Snake Species Dinosaur species

A B C D E F G H I J K L M N O P Q R S T U V W X Y Z

Micruroides euryxanthus euryxanthus - Arizona Coralsnake

Micruroides euryxanthus euryxanthus - Arizona Coralsnake - snake species | gveli | გველი

Micruroides euryxanthus euryxanthus - Arizona Coralsnake

Distinguishing Features

The Arizona coral snake is a slender, small snake reaching only 13 to 21 inches (33-53 cm) in length. It is brightly colored with broad alternating bands of red and black separated by narrower bands of bright white or yellow.

The bands completely encircle the body, but are paler on the belly. The head is black to behind the eyes. The snout is blunt.

Range

The Arizona coral snake is found in central and southern Arizona, extreme southwestern New Mexico and southward to Sinaloa in western Mexico.

Habitat

This snake occupies arid and semiarid regions in many different habitat types including thornscrub, desert-scrub, woodland, grassland and farmland. It is found in the plains and lower mountain slopes from sea level to 5800 feet (1768 m); often found in rocky areas.

Life History

Carnivorous, as are all snakes, the Arizona coral snake specializes in feeding primarily on blind and black-headed snakes. Occasionally it eats lizards or other small, smooth-scaled snakes. A secretive snake, it usually emerges after sundown, and may remain active well into the night. It is also frequently active during the day after rains or if the sky is overcast. If disturbed it will bury its head in its coils, elevate and wave its tightly coiled tail, and evert its anal lining, making a popping sound. Two to 3 eggs are laid during the summer.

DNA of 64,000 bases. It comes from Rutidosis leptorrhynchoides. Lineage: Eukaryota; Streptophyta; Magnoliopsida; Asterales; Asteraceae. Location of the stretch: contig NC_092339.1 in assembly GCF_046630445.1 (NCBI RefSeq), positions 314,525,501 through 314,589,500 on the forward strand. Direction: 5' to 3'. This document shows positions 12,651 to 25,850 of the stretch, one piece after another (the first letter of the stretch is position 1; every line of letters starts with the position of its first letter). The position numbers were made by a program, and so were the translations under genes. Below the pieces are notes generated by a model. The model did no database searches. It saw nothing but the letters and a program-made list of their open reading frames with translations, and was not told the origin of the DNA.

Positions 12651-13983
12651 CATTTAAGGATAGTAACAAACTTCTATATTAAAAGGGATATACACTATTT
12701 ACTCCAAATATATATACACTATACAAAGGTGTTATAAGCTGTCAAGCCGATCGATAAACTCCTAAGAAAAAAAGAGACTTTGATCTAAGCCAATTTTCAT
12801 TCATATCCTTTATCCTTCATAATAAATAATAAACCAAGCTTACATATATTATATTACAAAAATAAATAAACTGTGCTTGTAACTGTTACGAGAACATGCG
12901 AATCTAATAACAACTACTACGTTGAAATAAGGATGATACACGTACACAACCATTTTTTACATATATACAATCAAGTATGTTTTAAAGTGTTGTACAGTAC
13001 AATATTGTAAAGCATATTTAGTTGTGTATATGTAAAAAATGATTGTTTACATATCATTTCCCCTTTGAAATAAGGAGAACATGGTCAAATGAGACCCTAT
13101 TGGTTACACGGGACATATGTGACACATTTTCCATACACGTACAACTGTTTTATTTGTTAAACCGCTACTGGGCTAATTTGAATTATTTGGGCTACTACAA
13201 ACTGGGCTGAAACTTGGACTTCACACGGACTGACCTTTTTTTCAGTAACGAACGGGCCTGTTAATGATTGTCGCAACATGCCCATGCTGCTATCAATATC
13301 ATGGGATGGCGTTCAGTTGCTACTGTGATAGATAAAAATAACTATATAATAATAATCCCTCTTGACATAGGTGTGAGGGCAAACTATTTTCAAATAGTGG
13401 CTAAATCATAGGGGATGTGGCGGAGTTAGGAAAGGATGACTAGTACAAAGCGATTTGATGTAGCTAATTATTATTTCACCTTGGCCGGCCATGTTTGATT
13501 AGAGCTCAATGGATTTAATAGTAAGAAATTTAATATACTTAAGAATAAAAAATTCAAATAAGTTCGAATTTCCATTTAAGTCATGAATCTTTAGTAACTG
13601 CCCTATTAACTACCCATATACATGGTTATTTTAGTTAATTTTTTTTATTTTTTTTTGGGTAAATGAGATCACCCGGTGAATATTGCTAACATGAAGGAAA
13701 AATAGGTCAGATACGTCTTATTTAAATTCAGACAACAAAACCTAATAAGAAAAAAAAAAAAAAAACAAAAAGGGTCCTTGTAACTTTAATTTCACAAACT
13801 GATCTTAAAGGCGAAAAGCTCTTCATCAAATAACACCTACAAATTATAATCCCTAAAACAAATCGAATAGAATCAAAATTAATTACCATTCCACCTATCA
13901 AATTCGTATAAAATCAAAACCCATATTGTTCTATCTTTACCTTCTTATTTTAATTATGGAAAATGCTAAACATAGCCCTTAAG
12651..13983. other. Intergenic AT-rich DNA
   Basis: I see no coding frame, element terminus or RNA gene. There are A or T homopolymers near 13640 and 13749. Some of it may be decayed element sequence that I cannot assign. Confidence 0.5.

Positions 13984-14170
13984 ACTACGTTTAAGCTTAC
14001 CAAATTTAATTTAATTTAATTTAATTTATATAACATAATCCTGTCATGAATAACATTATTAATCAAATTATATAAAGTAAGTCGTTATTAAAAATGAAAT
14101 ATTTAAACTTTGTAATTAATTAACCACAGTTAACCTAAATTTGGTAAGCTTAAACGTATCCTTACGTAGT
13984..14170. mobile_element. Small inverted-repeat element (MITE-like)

Comments

The venom of this snake is similar to that of the cobra. However, due to the small size of the snake (less venom), smaller mounth, and small fangs (less effective means of delivery), the venom does not pose as much danger to humans as that of rattlesnakes. As with any venomous reptile, medical attention should be sought in the event of a bite.

Many people use a rhyme to remember the coral snake: “Red touch yellow, harmful fellow.”Unfortunately, this rhyme does not always work in our region (and many parts of the western hemisphere). We have several non-venomous snakes in our region that have red bands touching yellow bands. The best way to identify a coral snake is by: 1) a very blunt head that is black to behind the eyes, and 2) bands that completely encircle the body, along with the yellow or white bands occurring on both sides of the red bands.

RING-NECKED SNAKE <br /> Diadophis punctatus | Snake Species Hypsiglena (torquata) jani - Texas Nightsnake | Snake Species Lampropeltis getula holbrooki - Speckled Kingsnake | Snake Species
Coluber lateralis lateralis - California Striped Racer | Snake Species  GROUNDSNAKE  Sonora semiannulata | Snake Species Storeria dekayi texana - Texas Brownsnake | Snake Species
Chionactis occipitalis occipitalis - Mohave Shovel-nosed Snake | Snake Species SONORAN WHIPSNAKE  Coluber bilineatus | Snake Species Pituophis catenifer deserticola - Great Basin Gopher Snake | Snake Species
RIDGE-NOSED RATTLESNAKE  <br />Crotalus willardi | Snake Species  ROSY BOA   Lichanura trivirgata | Snake Species GOPHERSNAKE  Pituophis catenifer | Snake Species
BLACK-NECKED GARTERSNAKE  <br />Thamnophis cyrtopsis	 | Snake Species Thamnophis sirtalis concinnus - Red-spotted Gartersnake | Snake Species Arizona elegans elegans - Kansas Glossy Snake | Snake Species
 ROSY BOA   Lichanura trivirgata | Snake Species SONORAN MOUNTAIN KINGSNAKE   <br />  Lampropeltis pyromelana | Snake Species Coluber flagellum testaceus - Western Coachwhip | Snake Species
YAQUI BLACK-HEADED SNAKE<br />  Tantilla yaquia | Snake Species Storeria dekayi texana - Texas Brownsnake | Snake Species Lampropeltis zonata multicincta - Sierra Mountain Kingsnake | Snake Species

Copyright © 2012